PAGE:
Spend 15 minutes completing the reading then fill in all the gaps, then press "Check" to check your answers. Use the "Hint" button to get a free letter if an answer is giving you trouble. You can also click on the "[?]" button to get a clue. Note that you will lose points if you ask for hints or clues!
Paul Willis in "learning to Labour" developed a neo Marxist approach to education. Willis in common with American sociologists Bowles and Gintis focuses on the ways in which the education system in capitalist society prepares the workforce for capitalism. However Willis asserts that the education system is not a particularly successful agency of socialisation as education can have unintended consequences on pupils, consequences which may not be completely beneficial to capitalism. Willis suggests that working class pupils actually develop oppositional or counter sub cultures which in part some class consciousness on their part. He therefore rejects the idea that working class children just passively adopt the culture forwarded by school and capitalist society.
Willis studied working class boys in secondary schools in the 1970's. He used observation and participant observation as his research methods. He regularly recorded group discussions with pupils and informal interviews. He tried to gain a real understanding of the "experience" of schooling from the perspective of the pupils.
Willis followed twelve working class boys over their last eighteen months in school and their first few months in the world of work. The "lads" as Willis referred to them developed their own counter school culture which was opposed to the values pushed forward by the school and the teachers.
Main Features of lads counter school culture
1. The lads felt superior to both their teachers and "conformist" students who they referred to as "ear 'oles"
2. The lads attached little or no value to academic work and had little interest in gaining qualifications
3. the lads did everything they could to avoid lessons and when they were forced to go tried to do as little work as possible - they would boast when they had managed to go weeks without putting pen to paper!
4. The lads resented school trying to take over their time and constantly attempted to win physical and symbolic "space" from the institution and its rules.
5. The lads avoided work in lessons by "having a laff" through misbehaviour such as sabotaging school equipment, continuous fidgeting, sprawling all over chairs or making a huge fuss when asked to do something
6. The lads couldn't wait to get out of school into the male adult world of manual work
7. The lads counter school culture was both highly sexist and highly racist - school work and conformist pupils were seen as "cissy", ethnic minorities as inferior.
8. Manual work was seen by the lads as superior to mental work
9. The lads had appeared to have worked out that the sort of jobs and marginally better pay jobs requiring qualifications would bring them were not worth the extra years of study and loss of freedom and independence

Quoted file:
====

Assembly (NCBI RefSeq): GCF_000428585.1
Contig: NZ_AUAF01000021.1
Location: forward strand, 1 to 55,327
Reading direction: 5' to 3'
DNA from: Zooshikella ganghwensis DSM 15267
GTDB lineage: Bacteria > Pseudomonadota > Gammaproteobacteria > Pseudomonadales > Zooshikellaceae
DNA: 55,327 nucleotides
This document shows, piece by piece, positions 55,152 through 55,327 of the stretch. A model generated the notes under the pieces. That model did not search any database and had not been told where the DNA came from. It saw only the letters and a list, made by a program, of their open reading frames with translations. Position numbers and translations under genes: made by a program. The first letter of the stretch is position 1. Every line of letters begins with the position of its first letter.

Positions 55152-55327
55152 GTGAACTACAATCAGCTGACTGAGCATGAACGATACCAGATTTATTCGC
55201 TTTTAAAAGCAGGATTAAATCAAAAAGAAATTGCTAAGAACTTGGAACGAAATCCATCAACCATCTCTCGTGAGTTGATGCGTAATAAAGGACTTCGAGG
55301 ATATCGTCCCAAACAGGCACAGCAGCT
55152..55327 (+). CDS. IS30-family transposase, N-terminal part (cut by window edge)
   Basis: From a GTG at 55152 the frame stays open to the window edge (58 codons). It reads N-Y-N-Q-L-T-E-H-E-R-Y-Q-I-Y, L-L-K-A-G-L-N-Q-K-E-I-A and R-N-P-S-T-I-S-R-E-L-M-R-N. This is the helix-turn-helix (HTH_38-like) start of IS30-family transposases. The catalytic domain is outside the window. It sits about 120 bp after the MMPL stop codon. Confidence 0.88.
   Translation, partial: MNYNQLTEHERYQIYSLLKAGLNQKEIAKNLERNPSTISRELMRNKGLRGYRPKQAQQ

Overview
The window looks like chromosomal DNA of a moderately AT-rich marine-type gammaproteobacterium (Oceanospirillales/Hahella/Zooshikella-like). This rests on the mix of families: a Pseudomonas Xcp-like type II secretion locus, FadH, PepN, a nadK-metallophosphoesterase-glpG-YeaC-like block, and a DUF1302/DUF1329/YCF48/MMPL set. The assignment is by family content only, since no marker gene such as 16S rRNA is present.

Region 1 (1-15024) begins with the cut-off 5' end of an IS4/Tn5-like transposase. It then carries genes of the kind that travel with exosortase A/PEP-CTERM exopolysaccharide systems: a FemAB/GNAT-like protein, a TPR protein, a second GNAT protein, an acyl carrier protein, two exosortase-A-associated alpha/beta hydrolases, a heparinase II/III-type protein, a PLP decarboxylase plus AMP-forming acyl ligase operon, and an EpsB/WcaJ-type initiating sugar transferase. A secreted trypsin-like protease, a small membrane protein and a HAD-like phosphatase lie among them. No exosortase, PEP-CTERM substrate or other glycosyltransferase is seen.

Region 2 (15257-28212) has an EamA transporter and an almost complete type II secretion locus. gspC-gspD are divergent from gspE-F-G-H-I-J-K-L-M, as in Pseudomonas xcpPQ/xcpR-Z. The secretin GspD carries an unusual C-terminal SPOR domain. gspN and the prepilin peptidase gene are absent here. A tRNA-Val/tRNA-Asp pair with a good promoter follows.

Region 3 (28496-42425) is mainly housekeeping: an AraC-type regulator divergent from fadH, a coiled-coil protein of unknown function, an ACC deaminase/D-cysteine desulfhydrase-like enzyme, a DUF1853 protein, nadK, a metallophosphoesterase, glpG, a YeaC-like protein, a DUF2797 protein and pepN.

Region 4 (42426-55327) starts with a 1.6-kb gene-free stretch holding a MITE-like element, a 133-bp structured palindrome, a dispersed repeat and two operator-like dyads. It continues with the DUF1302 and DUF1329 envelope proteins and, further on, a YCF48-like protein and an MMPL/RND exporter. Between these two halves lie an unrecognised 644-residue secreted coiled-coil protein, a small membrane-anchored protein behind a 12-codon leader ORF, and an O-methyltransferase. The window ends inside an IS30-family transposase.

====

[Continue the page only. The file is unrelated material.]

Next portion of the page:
1. The education system was failing to produce ideal compliant workers for the capitalist system
2. The lads were far from the obedient and docile workers Bowles and Gintis said capitalism required, however the lads were paradoxically well prepared for the manual work they would eventually do
3. When Willis followed the lads into their first jobs he found similarities between counter school culture and shop floor culture - "having a laff" was just as important in the attempt to relieve boredom, the lads and their fellow workers would do everything they could to control the pace of the work they had to do and relieve the boredom of it.
4. Willis claimed that counter school culture and shop floor culture though in part oppositional to "the system" don't challenge the institution "head on". There is recognition in both of the need to do some work or risk expulsion or dismissal
5. Willis suggests that counter school culture contains some perceptive insights into the nature of capitalism for workers. .
6. Willis suggests that it is actually their rejection of school would prepares the lads for their futures in manual work
A) The lads recognise that there is no equal opportunity in capitalism and that no matter how hard they work they are unlikely to be very upwardly socially mobile.
B) The lads recognise that individual effort is likely to achieve little for themselves and that the collective loyalty between themselves as a group is far more important.
C) The lads can see through the careers advice given them at school. Even if they were to work really hard the changes of advancement are very limited
Willis does not suggest however that the lads or shop floor workers have a sophisticated understanding of capitalism and Willis is particular critical of their sexism and racism.
Using Willis in exam answers
Willis' insights can be used in both explanations of working class underachievement but also in the underachievement of boys in education. Especially with the recent decline in traditional male manual work